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Print Edition> World
UPDATED: September 30, 2011 NO. 40 OCTOBER 6, 2011
Europe on the Brink
Deepening debt crisis threatens the unity of the euro zone

DOWN AND OUT: Window-shoppers check products on sale at an Athens store. The Greek Government has announced new austerity measures to secure international financial support and avoid default risks (CHEN ZHANJIE)

The ECB has intervened in European debt securities markets. After buying national debts of Ireland, Portugal, Spain and Italy, the ECB is now holding 96 billion euros ($129 billion) in EU members' government bonds. The European Securities and Markets Authority has announced new bans on short selling in Spain, Italy, Belgium and France in a bid to stem market volatility. The ECB declared on September 15 that it will pump U.S. dollar liquidity into European banks in the coming three months in collaboration with the central banks of the United States, the UK, Japan and Switzerland, intending to help the European banking industry get through the current crisis.

These measures have stabilized the situation for the time being. After the ECB purchased Italian and Spanish government bonds, interest rates of their 10-year bonds fell to about 5 percent. European stock markets also picked up.

Future uncertainties

The EU's anti-crisis measures followed an established tradition: providing liquidity, tightening fiscal discipline, and ECB intervention. These measures did temporarily work to prevent further deterioration. But the EU neglected the institutional defects that have triggered the crisis. Therefore, the debt crisis might occur again in the future.

Fiscal austerity policies have come too late, given the fact that European sovereign debts have long been at alarmingly high levels. As a result, they will not be able to efficiently rein in rising financing costs.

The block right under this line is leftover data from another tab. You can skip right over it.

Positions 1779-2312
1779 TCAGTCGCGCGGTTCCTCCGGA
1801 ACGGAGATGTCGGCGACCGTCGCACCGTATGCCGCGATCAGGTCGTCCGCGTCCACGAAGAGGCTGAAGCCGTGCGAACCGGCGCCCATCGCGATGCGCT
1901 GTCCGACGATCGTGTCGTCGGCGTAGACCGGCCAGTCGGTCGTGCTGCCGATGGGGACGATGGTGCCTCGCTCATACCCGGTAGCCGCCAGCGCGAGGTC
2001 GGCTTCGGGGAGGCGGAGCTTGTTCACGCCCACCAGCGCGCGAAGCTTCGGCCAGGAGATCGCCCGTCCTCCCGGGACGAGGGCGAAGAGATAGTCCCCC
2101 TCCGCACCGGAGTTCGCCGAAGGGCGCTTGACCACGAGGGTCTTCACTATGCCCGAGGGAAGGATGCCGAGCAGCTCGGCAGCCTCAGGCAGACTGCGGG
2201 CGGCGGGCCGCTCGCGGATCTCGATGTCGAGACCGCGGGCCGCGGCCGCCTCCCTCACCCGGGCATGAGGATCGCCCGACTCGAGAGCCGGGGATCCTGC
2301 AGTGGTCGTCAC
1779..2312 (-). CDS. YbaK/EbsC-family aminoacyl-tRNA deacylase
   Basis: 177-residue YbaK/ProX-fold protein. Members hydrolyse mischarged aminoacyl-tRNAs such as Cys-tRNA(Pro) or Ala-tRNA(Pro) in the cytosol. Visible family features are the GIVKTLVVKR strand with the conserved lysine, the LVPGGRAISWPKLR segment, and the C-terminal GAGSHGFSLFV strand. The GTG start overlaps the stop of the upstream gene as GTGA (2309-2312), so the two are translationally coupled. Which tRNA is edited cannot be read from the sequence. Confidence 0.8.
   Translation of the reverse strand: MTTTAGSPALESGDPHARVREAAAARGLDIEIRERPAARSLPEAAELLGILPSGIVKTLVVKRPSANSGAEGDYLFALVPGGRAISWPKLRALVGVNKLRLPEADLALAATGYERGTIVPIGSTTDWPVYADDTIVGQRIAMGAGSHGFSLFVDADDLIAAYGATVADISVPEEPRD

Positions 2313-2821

The EU's decision to enlarge the EFSF faces political resistance in countries like Germany. The Germans have expressed strong dissatisfaction at constantly providing huge sums of money to South European debtor nations. They have urged the German Government to take a prudent stance.

Although the ECB's intervention has played a significant role in restoring market confidence, the ECB is likely to encounter difficulties as it purchases government bonds. Analysts pointed out that the ECB would have to buy at least 100 billion euros ($135.2 billion) in Italian and Spanish bonds to stabilize the long-term interest rates of the two nations' government bonds. This amount is so huge that it will greatly limit the ability of the ECB to implement monetary policies. Worse still, excessive liquidity could give rise to growing inflationary pressure.

Currently, opinions vary in the ECB on financial market intervention. Most of the ECB Executive Board members hoped the EFSF could be put into operation as soon as possible so that the ECB can quit.

Rating agency Standard & Poor's downgraded Italy's sovereign debt rating on September 19 because of its lagging economy. It was the sixth euro-zone country that was downgraded in 2011 after Spain, Ireland, Greece, Portugal and Cyprus.

Global repercussions

The runaway European debt crisis poses a serious danger to world economic recovery and international financial stability.

According to the European Commission's 2011 interim economic forecast released on September 15, Europe's economic growth in 2011 might drop because of the debt crisis and financial market turbulence. The report made downward revisions for the estimated economic growth rates of both the EU and the euro zone in the second half of this year. Sluggish growth in the EU will hinder progress in global economic recovery. The International Monetary Fund also issued a report recently, stating that the international financial system is facing growing risks because of Europe's debt crisis.

The EU is now China's biggest trade partner. The European debt crisis not only influences China's exports and its economic growth, but also threatens the security of China's euro assets.

European countries have high expectations for China, hoping China can buy more European government bonds and help South European nations out of trouble. But the security of China's investment can hardly be guaranteed given the euro zone's poor economic governance. China will purchase more European bonds provided that its own interests are protected. In other words, if EU members show greater solidarity to overcome the crisis, China may increase its investment. European nations shouldn't overestimate China's role in tackling the debt crisis.

The author is an associate research fellow with the China Institute of International Studies

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